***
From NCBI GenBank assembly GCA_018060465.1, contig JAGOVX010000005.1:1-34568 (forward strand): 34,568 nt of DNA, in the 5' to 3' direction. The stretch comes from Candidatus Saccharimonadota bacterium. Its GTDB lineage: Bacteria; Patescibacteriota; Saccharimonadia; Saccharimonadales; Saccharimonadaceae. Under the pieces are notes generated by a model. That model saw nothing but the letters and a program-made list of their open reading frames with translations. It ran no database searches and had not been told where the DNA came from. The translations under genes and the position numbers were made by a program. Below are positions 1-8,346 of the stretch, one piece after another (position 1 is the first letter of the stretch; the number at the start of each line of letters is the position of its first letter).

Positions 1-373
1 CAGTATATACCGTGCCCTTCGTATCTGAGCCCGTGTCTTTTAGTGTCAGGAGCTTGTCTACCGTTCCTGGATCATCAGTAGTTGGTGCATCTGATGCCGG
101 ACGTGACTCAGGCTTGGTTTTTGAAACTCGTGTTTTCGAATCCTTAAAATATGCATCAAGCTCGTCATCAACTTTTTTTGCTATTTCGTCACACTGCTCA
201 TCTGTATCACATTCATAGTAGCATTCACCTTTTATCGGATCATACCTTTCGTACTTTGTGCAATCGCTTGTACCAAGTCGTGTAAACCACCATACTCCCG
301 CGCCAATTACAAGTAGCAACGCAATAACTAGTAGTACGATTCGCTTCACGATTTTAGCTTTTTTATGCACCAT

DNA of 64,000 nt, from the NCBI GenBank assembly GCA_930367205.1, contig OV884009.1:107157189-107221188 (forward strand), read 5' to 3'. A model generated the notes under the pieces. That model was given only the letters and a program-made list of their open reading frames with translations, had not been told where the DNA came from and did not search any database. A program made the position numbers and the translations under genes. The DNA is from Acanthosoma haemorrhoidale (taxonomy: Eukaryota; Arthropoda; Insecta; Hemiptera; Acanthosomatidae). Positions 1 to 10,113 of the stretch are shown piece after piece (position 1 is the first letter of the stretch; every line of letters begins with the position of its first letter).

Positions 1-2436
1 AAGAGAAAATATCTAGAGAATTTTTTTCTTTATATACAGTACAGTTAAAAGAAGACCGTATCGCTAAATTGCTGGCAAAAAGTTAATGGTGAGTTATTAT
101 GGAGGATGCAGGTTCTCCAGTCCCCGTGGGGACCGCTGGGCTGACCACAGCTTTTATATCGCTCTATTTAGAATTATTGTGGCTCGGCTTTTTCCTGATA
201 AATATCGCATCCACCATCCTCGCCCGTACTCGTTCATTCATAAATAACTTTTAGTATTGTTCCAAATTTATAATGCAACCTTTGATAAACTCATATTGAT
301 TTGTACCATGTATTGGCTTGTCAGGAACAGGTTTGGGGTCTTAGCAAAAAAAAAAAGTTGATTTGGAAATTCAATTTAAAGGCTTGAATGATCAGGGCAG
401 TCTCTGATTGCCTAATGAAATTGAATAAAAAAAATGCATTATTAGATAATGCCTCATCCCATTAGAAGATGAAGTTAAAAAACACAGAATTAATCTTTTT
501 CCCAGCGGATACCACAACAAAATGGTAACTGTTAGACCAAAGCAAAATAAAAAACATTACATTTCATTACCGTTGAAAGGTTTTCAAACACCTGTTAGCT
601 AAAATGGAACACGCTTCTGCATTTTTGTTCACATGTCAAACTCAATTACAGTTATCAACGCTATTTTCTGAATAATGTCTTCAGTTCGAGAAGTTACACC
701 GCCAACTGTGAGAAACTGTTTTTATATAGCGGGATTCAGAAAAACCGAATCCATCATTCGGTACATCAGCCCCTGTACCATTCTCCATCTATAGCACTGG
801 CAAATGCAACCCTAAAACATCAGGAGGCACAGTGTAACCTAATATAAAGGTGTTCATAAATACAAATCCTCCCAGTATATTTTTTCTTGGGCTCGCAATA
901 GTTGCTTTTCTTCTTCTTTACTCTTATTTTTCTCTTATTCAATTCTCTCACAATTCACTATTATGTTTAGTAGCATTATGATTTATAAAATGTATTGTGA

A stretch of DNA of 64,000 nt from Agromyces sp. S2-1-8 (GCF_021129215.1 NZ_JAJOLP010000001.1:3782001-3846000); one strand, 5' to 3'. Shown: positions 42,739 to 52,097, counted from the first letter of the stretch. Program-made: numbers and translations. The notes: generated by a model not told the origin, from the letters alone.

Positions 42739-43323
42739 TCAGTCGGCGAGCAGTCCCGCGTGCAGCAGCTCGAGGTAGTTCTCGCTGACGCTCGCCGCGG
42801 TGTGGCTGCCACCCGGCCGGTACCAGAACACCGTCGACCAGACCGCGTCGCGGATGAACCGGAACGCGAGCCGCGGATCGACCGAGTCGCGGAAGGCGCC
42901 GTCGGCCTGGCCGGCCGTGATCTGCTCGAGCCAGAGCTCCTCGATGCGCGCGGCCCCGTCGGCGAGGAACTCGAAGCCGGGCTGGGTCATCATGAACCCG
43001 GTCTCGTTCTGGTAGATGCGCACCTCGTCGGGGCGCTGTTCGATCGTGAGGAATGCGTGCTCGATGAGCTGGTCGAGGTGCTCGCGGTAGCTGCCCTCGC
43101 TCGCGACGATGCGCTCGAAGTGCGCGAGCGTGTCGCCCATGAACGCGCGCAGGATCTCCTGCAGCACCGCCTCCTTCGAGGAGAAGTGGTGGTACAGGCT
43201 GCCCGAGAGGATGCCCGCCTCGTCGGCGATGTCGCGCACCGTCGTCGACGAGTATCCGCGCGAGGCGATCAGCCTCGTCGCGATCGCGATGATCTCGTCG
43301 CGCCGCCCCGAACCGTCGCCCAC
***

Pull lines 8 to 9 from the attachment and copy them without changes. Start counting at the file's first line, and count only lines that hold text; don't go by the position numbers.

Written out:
Positions 1-2436
1 AAGAGAAAATATCTAGAGAATTTTTTTCTTTATATACAGTACAGTTAAAAGAAGACCGTATCGCTAAATTGCTGGCAAAAAGTTAATGGTGAGTTATTAT